Sheba Person-Whitley knows firsthand how economic development can make a difference in someone’s life.
The new executive director of the Sonoma County Economic Development Board grew up in a poor area of rural North Carolina. That’s a stark difference from our county’s relative affluence, having some of the nation’s best winegrape vineyards, acclaimed restaurants and a median annual income of $71,769.
“I’m a statistical anomaly is how I would describe myself. … I grew up in a trailer park,” said Person-Whitley, a 41-year-old mother of two. “I grew up in an area where there was very little long-term economic opportunity.”
For decades, her native Franklin County had been a bastion of textile production until the domestic industry cratered in the 1990s because of cheaper foreign imports. Tobacco farming served as a backstop, but that work dried up, too.
The saving grace for Person-Whitley was a family move closer to Raleigh and its high-tech research hub of pharmaceutical companies. Pushed by her mother, she graduated from high school and earned a bachelor’s degree in communications from North Carolina State University. That put her on a career path that’s now led to Sonoma County.
As an African-American woman, she works in a high-profile role that pays her a $138,084 annual salary in a county with a black population of just 2%, and only a few top black officials such as Barbie Robinson, director of the county’s Department of Health Services, and Sonoma County Fire Marshal James Williams.
“When you are working on anything, you have to make sure people have a seat at the table,” said Person-Whitley, who previously worked as economic development manager for the city of Stockton. “They need to feel welcome at the table, not that you just invited them.”
Diversity is central to Person-Whitley’s mission as she takes over from Ben Stone, who led the well-respected economic development board for more than 30 years, taking it from a one-man government agency to a 12-person staff.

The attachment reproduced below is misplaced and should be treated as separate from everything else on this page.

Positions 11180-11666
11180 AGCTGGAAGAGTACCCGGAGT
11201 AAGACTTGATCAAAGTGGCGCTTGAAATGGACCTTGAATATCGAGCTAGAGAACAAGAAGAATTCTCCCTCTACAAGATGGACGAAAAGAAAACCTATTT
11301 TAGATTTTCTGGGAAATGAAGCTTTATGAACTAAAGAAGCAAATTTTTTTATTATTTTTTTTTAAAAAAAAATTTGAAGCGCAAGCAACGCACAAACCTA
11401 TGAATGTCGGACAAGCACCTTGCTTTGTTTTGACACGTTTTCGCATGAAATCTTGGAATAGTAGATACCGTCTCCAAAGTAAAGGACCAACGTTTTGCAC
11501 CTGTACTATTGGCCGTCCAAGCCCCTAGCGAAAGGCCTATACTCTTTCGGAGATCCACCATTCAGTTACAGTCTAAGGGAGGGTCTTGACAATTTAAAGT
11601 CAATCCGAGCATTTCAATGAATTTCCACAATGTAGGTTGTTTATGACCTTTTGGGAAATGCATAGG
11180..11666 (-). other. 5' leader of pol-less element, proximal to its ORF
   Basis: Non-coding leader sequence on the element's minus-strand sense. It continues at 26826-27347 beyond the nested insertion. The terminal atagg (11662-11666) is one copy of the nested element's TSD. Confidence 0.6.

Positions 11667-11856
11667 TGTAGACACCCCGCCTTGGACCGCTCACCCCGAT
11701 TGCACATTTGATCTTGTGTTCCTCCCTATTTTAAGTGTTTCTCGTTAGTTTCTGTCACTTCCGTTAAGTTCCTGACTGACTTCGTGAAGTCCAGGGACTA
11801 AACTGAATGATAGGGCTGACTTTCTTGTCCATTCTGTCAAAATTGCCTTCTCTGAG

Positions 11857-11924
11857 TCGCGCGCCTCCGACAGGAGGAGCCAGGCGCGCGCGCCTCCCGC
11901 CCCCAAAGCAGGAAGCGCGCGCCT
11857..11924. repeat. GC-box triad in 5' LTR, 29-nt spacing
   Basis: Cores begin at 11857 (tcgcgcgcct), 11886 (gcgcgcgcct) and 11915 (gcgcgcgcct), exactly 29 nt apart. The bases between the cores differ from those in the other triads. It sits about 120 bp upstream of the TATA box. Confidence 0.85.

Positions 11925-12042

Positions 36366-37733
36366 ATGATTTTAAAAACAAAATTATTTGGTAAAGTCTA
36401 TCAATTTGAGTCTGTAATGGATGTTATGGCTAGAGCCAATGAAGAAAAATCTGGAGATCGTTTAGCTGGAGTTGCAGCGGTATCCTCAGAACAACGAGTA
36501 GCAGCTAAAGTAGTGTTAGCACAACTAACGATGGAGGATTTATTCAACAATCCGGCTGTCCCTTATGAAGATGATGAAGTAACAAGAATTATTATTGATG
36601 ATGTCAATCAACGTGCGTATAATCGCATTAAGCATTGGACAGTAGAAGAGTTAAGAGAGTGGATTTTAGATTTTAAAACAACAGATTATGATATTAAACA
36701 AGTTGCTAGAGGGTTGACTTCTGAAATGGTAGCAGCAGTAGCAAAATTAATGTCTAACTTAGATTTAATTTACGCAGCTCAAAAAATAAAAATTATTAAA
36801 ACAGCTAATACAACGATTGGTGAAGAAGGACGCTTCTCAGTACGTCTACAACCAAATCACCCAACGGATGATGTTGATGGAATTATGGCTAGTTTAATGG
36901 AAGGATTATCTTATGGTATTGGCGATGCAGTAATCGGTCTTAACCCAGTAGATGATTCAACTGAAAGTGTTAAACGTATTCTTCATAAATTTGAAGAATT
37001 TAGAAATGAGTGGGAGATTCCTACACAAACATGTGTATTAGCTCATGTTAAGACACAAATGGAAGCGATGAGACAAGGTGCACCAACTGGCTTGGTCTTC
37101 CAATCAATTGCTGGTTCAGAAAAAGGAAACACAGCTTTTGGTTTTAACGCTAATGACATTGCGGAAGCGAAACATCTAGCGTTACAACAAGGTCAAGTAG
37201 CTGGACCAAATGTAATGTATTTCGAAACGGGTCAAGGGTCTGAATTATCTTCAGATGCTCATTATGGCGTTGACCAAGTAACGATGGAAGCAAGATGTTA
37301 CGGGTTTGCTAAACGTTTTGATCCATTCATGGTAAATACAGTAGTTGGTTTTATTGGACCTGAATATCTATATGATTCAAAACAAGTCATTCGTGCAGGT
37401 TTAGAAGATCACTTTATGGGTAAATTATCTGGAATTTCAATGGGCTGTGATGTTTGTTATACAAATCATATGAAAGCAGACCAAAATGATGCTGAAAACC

The agency publishes key reports on various local economic sectors and serves as a resource for an array of area companies, from startup enterprises to longtime businesses. For example, the board helps promote job-training efforts and assists with a popular microlending program.
Person-Whitley has been surprised by the gracious welcome she has received here compared to other areas of the country she has worked in. Her former positions include senior international trade manager for Louisiana Economic Development and various roles with the North Carolina Department of Commerce.
“Everyone here has been welcoming in ways I have not experienced before,” she said.
Still, Person-Whitley acknowledged that in her less than two months on the job she has been the only person of color or one of a few in many of the meetings and outreach gatherings she has attended — a notable exception was a June luncheon hosted by Los Cien, the county’s largest Latino leadership organization. That has reinforced her goal to focus on greater diversity, extending the Latino outreach that the economic development board has established to include blacks, the LGBTQ community, veterans and other groups.
“I would love to see us do more in diversity and serving underserved populations. I think there is a great opportunity around that as well,” she said.